We believe the permissive approach of RSALv2 and the standard wording we use to define its limitations solves many of the challenges raised by our community, but we are also aware that, like any newly created license, it will take time for some users (and their legal teams) to digest it and therefore we’ve added an option to use SSPL. Created by MongoDB and adopted by Elastic and many others, SSPL is becoming the de facto standard for source available licenses and is being used by millions of developers worldwide.

This dual-license approach will allow users to choose between a permissive but less known license, RSALv2, or a more standardized but copyleft license, such as SSPL.

Does this change affect the license of open source Redis?

No. Open source Redis remains licensed under the 3-Clause-BSD license. We continue to support open source Redis by sponsoring the core team, maintaining the roadmap, adding new features, and fixing bugs in the same way we always have.

I’m a Redis Stack or a Redis modules user; how does this license change affect me?

Nothing changes for you. Our default distribution continues to be free and open under the Redis Source Available License, as it has been for nearly the last four years. With the Redis Source Available License 2.0, we have standardized the license terms and kept the license very permissive. If you build applications on top of Redis modules, nothing changes for you.

Our client libraries continue to be licensed under the open-source MIT license.

I contribute to one of the Redis modules; how does this affect me?

First, a big thank you! As long as you have signed the Contributor License Agreement, you can continue contributing to the Redis modules as you always have.

I’m a customer or partner; how does this affect me?

This change will not affect customers and partners using our Redis Enterprise Cloud or Software products.

I built a SaaS application using Redis Stack or one of the Redis modules as the backend; how does this affect me?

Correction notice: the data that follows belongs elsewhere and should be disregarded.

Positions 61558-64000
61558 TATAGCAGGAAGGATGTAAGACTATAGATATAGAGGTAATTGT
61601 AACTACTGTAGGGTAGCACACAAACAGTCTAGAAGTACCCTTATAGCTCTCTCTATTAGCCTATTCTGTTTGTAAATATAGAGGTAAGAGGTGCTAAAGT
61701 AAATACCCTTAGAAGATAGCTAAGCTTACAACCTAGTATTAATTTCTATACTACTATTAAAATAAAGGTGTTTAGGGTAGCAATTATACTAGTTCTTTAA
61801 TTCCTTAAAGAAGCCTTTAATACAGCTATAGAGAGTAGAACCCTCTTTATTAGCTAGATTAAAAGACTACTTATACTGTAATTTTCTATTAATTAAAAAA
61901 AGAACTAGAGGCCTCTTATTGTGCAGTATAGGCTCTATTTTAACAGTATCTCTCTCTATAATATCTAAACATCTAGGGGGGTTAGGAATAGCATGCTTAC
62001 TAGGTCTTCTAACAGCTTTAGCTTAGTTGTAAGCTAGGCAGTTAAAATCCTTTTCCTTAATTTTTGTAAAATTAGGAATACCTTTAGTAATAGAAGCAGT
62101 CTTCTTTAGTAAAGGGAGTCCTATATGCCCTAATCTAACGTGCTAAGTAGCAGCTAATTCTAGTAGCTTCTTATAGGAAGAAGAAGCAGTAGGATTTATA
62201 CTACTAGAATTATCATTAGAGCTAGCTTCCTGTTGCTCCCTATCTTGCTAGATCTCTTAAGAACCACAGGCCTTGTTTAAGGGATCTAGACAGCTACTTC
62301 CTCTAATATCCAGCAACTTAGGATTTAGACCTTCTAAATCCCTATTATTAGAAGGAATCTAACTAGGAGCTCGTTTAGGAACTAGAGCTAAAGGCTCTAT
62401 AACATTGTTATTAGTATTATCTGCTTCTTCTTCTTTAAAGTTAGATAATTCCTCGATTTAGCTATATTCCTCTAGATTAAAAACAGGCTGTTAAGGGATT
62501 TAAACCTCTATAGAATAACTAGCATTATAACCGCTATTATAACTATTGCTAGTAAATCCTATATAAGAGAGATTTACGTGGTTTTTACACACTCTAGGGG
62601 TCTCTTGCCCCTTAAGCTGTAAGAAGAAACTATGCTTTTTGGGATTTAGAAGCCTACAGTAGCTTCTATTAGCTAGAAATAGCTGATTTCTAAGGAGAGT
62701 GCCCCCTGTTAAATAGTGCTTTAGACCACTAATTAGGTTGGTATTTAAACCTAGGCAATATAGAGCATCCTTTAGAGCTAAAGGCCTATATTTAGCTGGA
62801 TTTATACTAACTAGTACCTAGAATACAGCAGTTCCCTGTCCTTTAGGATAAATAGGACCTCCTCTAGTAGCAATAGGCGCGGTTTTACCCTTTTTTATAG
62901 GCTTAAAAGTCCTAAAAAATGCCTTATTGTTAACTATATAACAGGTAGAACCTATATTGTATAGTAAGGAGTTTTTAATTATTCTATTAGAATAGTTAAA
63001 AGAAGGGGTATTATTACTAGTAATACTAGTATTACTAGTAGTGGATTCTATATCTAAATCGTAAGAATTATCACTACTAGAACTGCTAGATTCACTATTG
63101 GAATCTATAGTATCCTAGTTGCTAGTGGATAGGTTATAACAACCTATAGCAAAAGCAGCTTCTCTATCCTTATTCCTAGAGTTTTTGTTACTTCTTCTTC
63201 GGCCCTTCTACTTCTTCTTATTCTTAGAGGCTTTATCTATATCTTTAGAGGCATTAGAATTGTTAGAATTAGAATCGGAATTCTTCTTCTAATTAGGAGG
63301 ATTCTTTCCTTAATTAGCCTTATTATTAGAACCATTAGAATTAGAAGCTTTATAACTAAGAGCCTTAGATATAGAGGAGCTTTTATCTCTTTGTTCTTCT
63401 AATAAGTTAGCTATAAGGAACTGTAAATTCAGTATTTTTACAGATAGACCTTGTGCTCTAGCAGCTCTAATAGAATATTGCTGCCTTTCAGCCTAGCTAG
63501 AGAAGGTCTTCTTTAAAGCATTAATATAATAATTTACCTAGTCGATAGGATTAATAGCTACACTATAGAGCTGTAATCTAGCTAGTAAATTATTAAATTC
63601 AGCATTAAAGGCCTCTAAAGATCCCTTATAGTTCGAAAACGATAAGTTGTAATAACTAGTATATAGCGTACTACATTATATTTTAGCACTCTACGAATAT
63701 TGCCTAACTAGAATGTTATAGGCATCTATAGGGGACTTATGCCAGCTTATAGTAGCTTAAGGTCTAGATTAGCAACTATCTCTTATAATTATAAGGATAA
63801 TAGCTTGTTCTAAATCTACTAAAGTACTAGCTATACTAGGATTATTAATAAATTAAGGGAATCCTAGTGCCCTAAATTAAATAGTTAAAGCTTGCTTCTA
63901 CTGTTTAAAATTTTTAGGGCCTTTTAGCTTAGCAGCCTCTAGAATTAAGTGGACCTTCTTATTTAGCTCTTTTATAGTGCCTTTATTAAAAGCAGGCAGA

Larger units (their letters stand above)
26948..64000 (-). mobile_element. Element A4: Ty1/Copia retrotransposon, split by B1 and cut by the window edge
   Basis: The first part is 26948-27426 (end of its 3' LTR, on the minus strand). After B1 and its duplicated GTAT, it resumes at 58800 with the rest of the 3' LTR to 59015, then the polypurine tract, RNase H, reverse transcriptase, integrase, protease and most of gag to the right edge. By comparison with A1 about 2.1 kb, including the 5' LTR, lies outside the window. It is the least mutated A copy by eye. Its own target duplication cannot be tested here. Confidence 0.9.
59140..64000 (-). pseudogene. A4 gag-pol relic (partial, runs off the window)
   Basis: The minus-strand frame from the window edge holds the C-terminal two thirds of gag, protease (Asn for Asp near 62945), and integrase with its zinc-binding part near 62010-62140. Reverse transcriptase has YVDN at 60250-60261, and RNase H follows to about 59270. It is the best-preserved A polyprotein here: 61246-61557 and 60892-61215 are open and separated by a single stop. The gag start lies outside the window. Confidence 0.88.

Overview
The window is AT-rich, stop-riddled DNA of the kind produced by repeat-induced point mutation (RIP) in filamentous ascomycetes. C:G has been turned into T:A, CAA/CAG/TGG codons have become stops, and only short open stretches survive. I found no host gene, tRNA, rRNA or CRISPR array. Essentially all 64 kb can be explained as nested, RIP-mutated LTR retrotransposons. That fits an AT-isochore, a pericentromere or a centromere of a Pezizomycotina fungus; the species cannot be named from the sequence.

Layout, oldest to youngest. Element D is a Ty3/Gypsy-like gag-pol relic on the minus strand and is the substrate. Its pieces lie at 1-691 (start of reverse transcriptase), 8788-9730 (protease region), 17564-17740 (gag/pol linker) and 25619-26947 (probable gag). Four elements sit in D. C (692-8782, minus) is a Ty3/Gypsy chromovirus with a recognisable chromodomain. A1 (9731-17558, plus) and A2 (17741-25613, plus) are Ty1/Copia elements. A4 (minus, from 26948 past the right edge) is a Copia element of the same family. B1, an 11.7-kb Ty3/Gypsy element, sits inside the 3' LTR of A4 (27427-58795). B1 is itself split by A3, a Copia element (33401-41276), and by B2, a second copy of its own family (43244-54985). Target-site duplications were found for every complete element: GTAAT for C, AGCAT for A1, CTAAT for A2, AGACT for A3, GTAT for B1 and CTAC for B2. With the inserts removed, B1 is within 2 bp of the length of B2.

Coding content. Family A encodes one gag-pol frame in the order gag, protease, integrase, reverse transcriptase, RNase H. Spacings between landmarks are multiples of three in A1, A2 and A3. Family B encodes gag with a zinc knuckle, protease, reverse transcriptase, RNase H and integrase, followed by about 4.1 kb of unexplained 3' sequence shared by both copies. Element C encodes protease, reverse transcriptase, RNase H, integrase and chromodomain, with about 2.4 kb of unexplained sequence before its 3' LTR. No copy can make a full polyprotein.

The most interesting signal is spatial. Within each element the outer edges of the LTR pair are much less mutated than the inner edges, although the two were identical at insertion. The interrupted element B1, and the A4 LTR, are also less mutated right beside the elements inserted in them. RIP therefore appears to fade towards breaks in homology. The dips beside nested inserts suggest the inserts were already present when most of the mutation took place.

This source code license change should not affect you – you can use our default distribution or develop applications on top of it for free under the RSALv2. This source-available license does not contain any copyleft provisions, and the default functionality is free of charge.

For further clarification, please reach us at

How does this affect me if I’m offering Redis Stack or Redis modules as a service for internal-only use?

This should not affect you.

We do not consider providing Redis modules as a service internally or to subsidiary companies as making them available to a third party. For further clarification, please reach us at

Can I provide commercial support for Redis Stack and your Redis modules?

Absolutely! The idea behind the Redis Source Available License is to help grow the ecosystem around Redis Stack and Redis modules. Commercial support by a third party is more than welcome in this spirit.

Can I modify the Redis modules I use?

Yes. In this sense, RSALv2 is similar to many permissive open-source licenses. You can modify the software, integrate the variant into your application, and distribute and sell your application as long as your application is compliant with the limitations defined under the RSALv2 license.